Then I accidentally spent money in Oxfam (next volume of the Dresden Files, and "The Scarlet Gown," a book of mostly occasional verse about St Andrews). The cashier asked me if I would like the free gift of a rather manky looking apple which his colleague had just found lurking at the back of a shelf; I said, no, thanks, I was trying to give them up, at which he looked confused and said "I thought that was cigarettes?"

Then I ran into my supervisor, or rather she ran into me, because she was jogging; she informs me that she is in the middle of my last chapter.

In conclusion: a meme. Ask me to list my five favourite things for a particular category and fandom (eg, five Star Trek episodes, moments of Who, etc). Or - actually - five things, and not necessarily favourites. I don't know. I have lost the original wording of the meme.
tree_and_leaf: Two children playing on mudflats - colourised version of Ransom's pen-and-ink illustration for "Secret Water". (Secret Water)
I should note that it starts with me packing the night before, and that the times are wrong, because I am still notionally tweeting from Tehran.

In which I discover that our Cubs are Harmonians, survive a zip wire, and do not have swine flu )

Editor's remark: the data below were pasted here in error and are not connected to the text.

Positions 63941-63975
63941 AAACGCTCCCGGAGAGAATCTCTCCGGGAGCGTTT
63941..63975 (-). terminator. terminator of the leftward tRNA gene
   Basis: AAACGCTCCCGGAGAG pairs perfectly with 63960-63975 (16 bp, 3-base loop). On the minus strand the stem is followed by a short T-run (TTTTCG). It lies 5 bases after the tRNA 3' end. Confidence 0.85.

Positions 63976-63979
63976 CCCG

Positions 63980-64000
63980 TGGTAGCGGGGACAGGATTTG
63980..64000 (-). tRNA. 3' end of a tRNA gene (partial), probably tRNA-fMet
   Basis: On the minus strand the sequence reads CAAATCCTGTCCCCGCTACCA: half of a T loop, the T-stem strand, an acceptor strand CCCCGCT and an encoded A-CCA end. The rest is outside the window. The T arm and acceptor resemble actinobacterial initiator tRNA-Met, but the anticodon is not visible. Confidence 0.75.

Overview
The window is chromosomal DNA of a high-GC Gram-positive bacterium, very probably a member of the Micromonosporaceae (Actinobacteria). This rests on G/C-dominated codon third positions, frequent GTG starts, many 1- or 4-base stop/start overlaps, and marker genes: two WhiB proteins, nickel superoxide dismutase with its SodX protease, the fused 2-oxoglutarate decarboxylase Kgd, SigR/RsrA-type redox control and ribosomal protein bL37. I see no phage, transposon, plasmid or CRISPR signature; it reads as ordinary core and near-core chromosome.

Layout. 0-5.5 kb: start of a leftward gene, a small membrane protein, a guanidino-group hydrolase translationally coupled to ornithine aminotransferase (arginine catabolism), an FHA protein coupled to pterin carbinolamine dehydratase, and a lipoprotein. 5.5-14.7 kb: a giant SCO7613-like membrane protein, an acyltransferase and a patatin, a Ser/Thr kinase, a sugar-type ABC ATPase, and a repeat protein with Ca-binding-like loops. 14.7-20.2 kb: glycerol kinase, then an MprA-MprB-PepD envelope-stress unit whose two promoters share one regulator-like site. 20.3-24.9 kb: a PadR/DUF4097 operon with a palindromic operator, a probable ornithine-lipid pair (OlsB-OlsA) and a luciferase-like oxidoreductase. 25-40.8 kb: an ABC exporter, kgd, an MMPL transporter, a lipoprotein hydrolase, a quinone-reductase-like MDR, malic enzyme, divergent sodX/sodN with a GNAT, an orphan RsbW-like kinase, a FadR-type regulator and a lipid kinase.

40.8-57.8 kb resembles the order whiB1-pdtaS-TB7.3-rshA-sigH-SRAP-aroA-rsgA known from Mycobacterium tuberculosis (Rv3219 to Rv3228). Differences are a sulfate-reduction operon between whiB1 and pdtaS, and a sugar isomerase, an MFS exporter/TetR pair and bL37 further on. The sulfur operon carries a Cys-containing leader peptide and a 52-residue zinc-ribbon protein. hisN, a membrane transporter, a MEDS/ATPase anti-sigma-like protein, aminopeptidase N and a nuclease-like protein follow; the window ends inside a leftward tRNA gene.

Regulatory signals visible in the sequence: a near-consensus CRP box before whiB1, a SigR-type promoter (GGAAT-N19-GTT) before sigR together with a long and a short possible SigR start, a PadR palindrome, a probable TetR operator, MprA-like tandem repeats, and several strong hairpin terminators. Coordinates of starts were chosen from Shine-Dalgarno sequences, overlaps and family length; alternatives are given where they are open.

For the record, the Harmonian song went to the tune of Frere Jacques, and went:

Harry Potter, Harry Potter,
What's he done? What's he done?
Run off with Hermione, run off with Hermione.
Poor old Ron! Poor old Ron!
tree_and_leaf: China cup and saucer with tea.  "Never turn down tea.  That's how wars get started." (cup of tea)
The local ice-cream parlour is carrying out an exercise in customer research. Among other things, the questionaire asks:

Was the person who served you...?

Suggestive? (e.g. topping?* Cream with your hot chocolate?)

The shop is not, in fact, called 'Julian and Sandy's Bona Sundaes,' but perhaps it should be.

* Ooh, Mr Horne, you are saucy!....
tree_and_leaf: Alan Rickman in role of Slope, wearing rochet, scarf, swept back hair, and hostile but smug expression (slope)
Short account of evening:

Went punting; had dinner with [personal profile] nineveh_uk and then went to see Harry Potter, which I very much enjoyed despite the over-excited audience. Rickman particularly good, Broadbent pretty good as Slughorn (but too thin!), Gambon good as Dumbledore (and I normally dislike him). Extraordinarily beautiful film, mostly in (sometimes tinted) monochrome, with effective use of colour as and when.

Broke key of bike in lock, so (a) will be walking home and (b) first order of business tomorrow, find bolt cutters (and somehow move bike from Parish Church to college, that being the most likely source of the aforementioned).